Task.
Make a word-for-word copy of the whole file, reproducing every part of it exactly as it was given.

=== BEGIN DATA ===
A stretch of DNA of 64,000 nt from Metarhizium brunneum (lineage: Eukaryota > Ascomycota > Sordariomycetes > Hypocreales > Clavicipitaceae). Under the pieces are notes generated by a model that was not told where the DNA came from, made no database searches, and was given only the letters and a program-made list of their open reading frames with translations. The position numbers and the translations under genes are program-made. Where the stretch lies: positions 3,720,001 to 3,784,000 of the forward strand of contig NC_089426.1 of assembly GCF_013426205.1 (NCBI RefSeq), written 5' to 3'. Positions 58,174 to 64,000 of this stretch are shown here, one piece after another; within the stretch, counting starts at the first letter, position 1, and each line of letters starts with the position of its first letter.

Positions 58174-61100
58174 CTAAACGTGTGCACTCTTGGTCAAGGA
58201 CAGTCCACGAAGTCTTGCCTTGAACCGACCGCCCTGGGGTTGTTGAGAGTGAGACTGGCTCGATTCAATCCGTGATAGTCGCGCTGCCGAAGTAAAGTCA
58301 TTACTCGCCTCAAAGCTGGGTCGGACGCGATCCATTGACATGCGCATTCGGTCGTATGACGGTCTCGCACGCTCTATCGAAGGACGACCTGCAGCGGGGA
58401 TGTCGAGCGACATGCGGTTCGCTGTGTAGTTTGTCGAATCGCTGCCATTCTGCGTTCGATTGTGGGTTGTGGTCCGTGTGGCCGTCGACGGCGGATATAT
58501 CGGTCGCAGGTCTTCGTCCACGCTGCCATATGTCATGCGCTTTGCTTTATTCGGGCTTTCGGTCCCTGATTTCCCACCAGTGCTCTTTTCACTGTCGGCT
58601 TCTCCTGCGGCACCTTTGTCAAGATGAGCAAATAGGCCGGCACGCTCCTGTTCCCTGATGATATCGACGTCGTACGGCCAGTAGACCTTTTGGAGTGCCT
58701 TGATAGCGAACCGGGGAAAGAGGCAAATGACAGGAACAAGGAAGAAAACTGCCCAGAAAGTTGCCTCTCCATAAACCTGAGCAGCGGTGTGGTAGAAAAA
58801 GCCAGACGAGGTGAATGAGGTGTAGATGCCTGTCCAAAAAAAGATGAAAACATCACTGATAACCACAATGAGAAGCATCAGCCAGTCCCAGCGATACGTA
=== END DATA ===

A stretch of DNA of 64,000 nt from Metarhizium brunneum (lineage: Eukaryota > Ascomycota > Sordariomycetes > Hypocreales > Clavicipitaceae). Under the pieces are notes generated by a model that was not told where the DNA came from, made no database searches, and was given only the letters and a program-made list of their open reading frames with translations. The position numbers and the translations under genes are program-made. Where the stretch lies: positions 3,720,001 to 3,784,000 of the forward strand of contig NC_089426.1 of assembly GCF_013426205.1 (NCBI RefSeq), written 5' to 3'. Positions 58,174 to 64,000 of this stretch are shown here, one piece after another; within the stretch, counting starts at the first letter, position 1, and each line of letters starts with the position of its first letter.

Positions 58174-61100
58174 CTAAACGTGTGCACTCTTGGTCAAGGA
58201 CAGTCCACGAAGTCTTGCCTTGAACCGACCGCCCTGGGGTTGTTGAGAGTGAGACTGGCTCGATTCAATCCGTGATAGTCGCGCTGCCGAAGTAAAGTCA
58301 TTACTCGCCTCAAAGCTGGGTCGGACGCGATCCATTGACATGCGCATTCGGTCGTATGACGGTCTCGCACGCTCTATCGAAGGACGACCTGCAGCGGGGA
58401 TGTCGAGCGACATGCGGTTCGCTGTGTAGTTTGTCGAATCGCTGCCATTCTGCGTTCGATTGTGGGTTGTGGTCCGTGTGGCCGTCGACGGCGGATATAT
58501 CGGTCGCAGGTCTTCGTCCACGCTGCCATATGTCATGCGCTTTGCTTTATTCGGGCTTTCGGTCCCTGATTTCCCACCAGTGCTCTTTTCACTGTCGGCT
58601 TCTCCTGCGGCACCTTTGTCAAGATGAGCAAATAGGCCGGCACGCTCCTGTTCCCTGATGATATCGACGTCGTACGGCCAGTAGACCTTTTGGAGTGCCT
58701 TGATAGCGAACCGGGGAAAGAGGCAAATGACAGGAACAAGGAAGAAAACTGCCCAGAAAGTTGCCTCTCCATAAACCTGAGCAGCGGTGTGGTAGAAAAA
58801 GCCAGACGAGGTGAATGAGGTGTAGATGCCTGTCCAAAAAAAGATGAAAACATCACTGATAACCACAATGAGAAGCATCAGCCAGTCCCAGCGATACGTA